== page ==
Home Health Corona virus: “No kiss for grandma”

Corona virus: “No kiss for grandma”

by drbyos

© Gerd Altmann on Pixabay / Shaking hands, giving Bussi .. Better not
© Gerd Altmann on Pixabay / Shaking hands, giving Bussi .. Better not

Tips for everyday life and more – The corona virus wave is rolling through Europe and the elderly and the elderly are number one risk group when it comes to infections, especially acute respiratory infections.

“There is still no need to panic,” reassures Professor Hans Jürgen Heppner, President of the German Society for Geriatrics (DGG) and Chief Physician of the Geriatrics Clinic at HELIOS Clinic Schwelm and holder of the Chair for Geriatrics at the University of Witten / Herdecke. Grandma and Grandpa should of course continue to be well looked after. But he urges prudence and increased hygiene measures. Even those who are thinking of going to church at Easter or planning a family celebration are not all good at the moment.

The immune system (immune senescence) also ages with humans. The defense against infections works slower and weaker than that in younger patients. Basically, seniors are more susceptible to infections, especially acute respiratory infections, as is often the case with regular influenza flu and now also with the corona virus (SARS-CoV-2). “In addition, the elderly often have many pre-existing and chronic comorbidities,” explains DGG President Heppner. “If older age and chronic illnesses come together or even several chronic illnesses (multi-morbidity), the risk of infection and death increases.” Geriatricians experience this every year during the flu season: In recent years, about 90 percent of deaths due to influenza have affected them Age group 60+. Accordingly, geriatricians draw the same conclusion with regard to the largely unknown corona virus: The group of seniors and geriatric patients has the highest risk of becoming seriously ill or of dying from the virus. The chief virologist of the Charité, Prof. Dr. Christian Drosten even predicts a possible death rate of up to 25 percent if we don’t act.

Complete isolation is not the solution – washing your hands and behaving properly is better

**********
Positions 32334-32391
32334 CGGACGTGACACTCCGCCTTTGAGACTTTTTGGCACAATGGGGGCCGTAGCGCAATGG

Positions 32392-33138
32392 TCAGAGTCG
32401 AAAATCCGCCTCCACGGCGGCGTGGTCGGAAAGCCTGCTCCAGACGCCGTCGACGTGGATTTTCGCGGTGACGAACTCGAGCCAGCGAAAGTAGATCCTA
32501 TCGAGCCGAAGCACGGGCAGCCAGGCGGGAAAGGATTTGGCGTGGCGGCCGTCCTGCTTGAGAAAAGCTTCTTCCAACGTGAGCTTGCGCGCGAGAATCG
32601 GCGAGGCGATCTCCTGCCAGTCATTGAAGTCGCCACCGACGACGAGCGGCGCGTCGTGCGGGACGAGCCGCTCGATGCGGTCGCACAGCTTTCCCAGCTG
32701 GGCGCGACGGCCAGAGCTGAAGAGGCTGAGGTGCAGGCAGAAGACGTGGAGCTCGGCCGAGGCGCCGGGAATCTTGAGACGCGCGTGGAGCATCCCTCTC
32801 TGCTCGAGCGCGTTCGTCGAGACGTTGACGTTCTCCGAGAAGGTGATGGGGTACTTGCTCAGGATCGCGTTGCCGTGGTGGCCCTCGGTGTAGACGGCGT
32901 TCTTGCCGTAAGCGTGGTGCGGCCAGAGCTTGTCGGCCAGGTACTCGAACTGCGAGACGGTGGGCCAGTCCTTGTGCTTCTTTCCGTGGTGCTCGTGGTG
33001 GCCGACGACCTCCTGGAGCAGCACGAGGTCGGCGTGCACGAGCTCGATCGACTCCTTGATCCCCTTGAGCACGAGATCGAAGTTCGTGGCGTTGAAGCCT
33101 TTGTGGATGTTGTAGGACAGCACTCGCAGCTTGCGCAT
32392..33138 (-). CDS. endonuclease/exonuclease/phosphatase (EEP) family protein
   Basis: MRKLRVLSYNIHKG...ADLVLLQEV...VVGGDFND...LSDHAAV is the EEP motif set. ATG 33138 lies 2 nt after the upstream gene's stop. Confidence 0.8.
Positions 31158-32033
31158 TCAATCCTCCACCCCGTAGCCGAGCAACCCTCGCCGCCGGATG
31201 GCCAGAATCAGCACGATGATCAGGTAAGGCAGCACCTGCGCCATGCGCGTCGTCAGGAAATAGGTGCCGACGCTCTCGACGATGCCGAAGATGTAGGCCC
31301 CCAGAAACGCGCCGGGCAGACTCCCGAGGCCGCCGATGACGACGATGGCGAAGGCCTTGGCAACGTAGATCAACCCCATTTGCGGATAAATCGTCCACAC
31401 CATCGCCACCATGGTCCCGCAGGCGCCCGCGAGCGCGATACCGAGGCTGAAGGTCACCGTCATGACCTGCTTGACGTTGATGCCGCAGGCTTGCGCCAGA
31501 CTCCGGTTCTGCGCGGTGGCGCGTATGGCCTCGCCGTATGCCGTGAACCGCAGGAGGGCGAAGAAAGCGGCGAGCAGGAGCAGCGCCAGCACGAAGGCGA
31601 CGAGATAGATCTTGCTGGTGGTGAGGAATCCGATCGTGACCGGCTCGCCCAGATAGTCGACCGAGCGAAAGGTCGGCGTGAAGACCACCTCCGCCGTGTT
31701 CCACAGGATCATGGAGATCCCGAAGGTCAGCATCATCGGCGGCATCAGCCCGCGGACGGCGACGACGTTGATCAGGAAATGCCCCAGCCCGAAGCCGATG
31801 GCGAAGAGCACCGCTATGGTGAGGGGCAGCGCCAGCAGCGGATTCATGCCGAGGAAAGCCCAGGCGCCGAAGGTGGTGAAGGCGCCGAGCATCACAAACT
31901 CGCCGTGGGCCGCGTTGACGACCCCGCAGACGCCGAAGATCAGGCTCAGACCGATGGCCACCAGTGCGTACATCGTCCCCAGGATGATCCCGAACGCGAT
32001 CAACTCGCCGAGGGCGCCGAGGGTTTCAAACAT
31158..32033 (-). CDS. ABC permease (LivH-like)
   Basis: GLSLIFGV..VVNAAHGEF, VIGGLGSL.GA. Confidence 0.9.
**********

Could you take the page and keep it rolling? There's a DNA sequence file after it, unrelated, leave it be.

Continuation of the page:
“Beyond retirement age, we really have to protect the population,” said Heppner, “but please do everything beyond panic! Nobody is locked away for months, and complete social isolation is by no means the solution. ”On the contrary: social isolation can also make you sick. Older people need special support right now, for example taking off shopping, making longer calls to children and grandchildren. The geriatrician warns relatives to rethink any family arrangements. “The next few months, the grandparents will not replace kindergarten or all-day school, as painful as that is. Rather, if possible, children and grandchildren should go shopping for the grandparents so that they don’t have to go to the supermarket and are exposed to the risk of infection. ”

The 10 most important tips for everyday life:

* Frequently washing hands with soap and water for approx. 20 seconds (disinfectant additives are usually not necessary)

* Dry your hands thoroughly after washing (change towels every day)

* Avoid shaking hands or close physical contact such as hugs or kisses as a greeting

* Stay away from people who sneeze or cough

* Use disposable handkerchiefs

* Wash your hands again after coughing, sneezing and blowing your nose

* Avoid large crowds and close physical contact (rather go to church at Easter in front of the television and reduce family celebrations to individual visits, don’t forget the distance here too)

* Cancel group appointments (prefer to meet with few people)

* Take a walk in the fresh air to train your immune system

* Carry out pneumococcal vaccination if not already done

Pneumococcal vaccination is highly recommended

The DGG also appeals to all seniors to have a pneumococcal vaccination or to get a vaccination: “Talk to your family doctor and complete your vaccination protection against seasonal flu and pneumococci, as recommended by the Standing Committee on Vaccination” (STIKO) Dr. Anja Kwetkat Director of the Geriatrics Clinic at the Jena University Hospital and spokeswoman for the AG-Impfen within the DGG. “Pneumococcal vaccination is extremely important, since vaccinated patients develop pneumonia with significantly milder symptoms than non-vaccinated patients.” Because: Similar to influenza, the corona virus is not the virus itself, but rather the resulting pneumonia in the end, fatal. Pneumococcal vaccination is good prophylaxis in every respect.

Source / tips: German Geriatric Society

Article brought online by: / holler /


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